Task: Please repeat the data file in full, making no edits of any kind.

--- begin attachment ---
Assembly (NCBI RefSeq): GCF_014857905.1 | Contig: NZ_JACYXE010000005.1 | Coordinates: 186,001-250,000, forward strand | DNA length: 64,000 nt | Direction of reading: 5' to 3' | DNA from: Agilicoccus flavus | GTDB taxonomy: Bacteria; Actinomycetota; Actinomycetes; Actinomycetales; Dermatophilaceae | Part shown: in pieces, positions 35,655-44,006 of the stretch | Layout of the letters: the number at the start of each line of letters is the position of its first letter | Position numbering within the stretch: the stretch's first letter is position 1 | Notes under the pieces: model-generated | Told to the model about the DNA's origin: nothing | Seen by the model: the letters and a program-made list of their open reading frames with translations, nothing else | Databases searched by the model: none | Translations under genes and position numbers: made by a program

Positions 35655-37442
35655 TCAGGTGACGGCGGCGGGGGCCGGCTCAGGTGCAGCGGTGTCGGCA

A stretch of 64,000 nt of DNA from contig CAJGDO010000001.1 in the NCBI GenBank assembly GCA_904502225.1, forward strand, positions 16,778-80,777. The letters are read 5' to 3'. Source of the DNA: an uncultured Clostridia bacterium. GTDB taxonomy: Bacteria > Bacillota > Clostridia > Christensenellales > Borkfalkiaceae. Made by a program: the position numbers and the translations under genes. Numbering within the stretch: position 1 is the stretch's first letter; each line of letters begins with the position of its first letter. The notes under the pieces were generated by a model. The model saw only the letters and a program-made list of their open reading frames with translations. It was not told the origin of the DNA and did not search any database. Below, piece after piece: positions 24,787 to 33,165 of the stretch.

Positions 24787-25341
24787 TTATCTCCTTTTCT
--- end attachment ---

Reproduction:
Assembly (NCBI RefSeq): GCF_014857905.1 | Contig: NZ_JACYXE010000005.1 | Coordinates: 186,001-250,000, forward strand | DNA length: 64,000 nt | Direction of reading: 5' to 3' | DNA from: Agilicoccus flavus | GTDB taxonomy: Bacteria; Actinomycetota; Actinomycetes; Actinomycetales; Dermatophilaceae | Part shown: in pieces, positions 35,655-44,006 of the stretch | Layout of the letters: the number at the start of each line of letters is the position of its first letter | Position numbering within the stretch: the stretch's first letter is position 1 | Notes under the pieces: model-generated | Told to the model about the DNA's origin: nothing | Seen by the model: the letters and a program-made list of their open reading frames with translations, nothing else | Databases searched by the model: none | Translations under genes and position numbers: made by a program

Positions 35655-37442
35655 TCAGGTGACGGCGGCGGGGGCCGGCTCAGGTGCAGCGGTGTCGGCA

A stretch of 64,000 nt of DNA from contig CAJGDO010000001.1 in the NCBI GenBank assembly GCA_904502225.1, forward strand, positions 16,778-80,777. The letters are read 5' to 3'. Source of the DNA: an uncultured Clostridia bacterium. GTDB taxonomy: Bacteria > Bacillota > Clostridia > Christensenellales > Borkfalkiaceae. Made by a program: the position numbers and the translations under genes. Numbering within the stretch: position 1 is the stretch's first letter; each line of letters begins with the position of its first letter. The notes under the pieces were generated by a model. The model saw only the letters and a program-made list of their open reading frames with translations. It was not told the origin of the DNA and did not search any database. Below, piece after piece: positions 24,787 to 33,165 of the stretch.

Positions 24787-25341
24787 TTATCTCCTTTTCT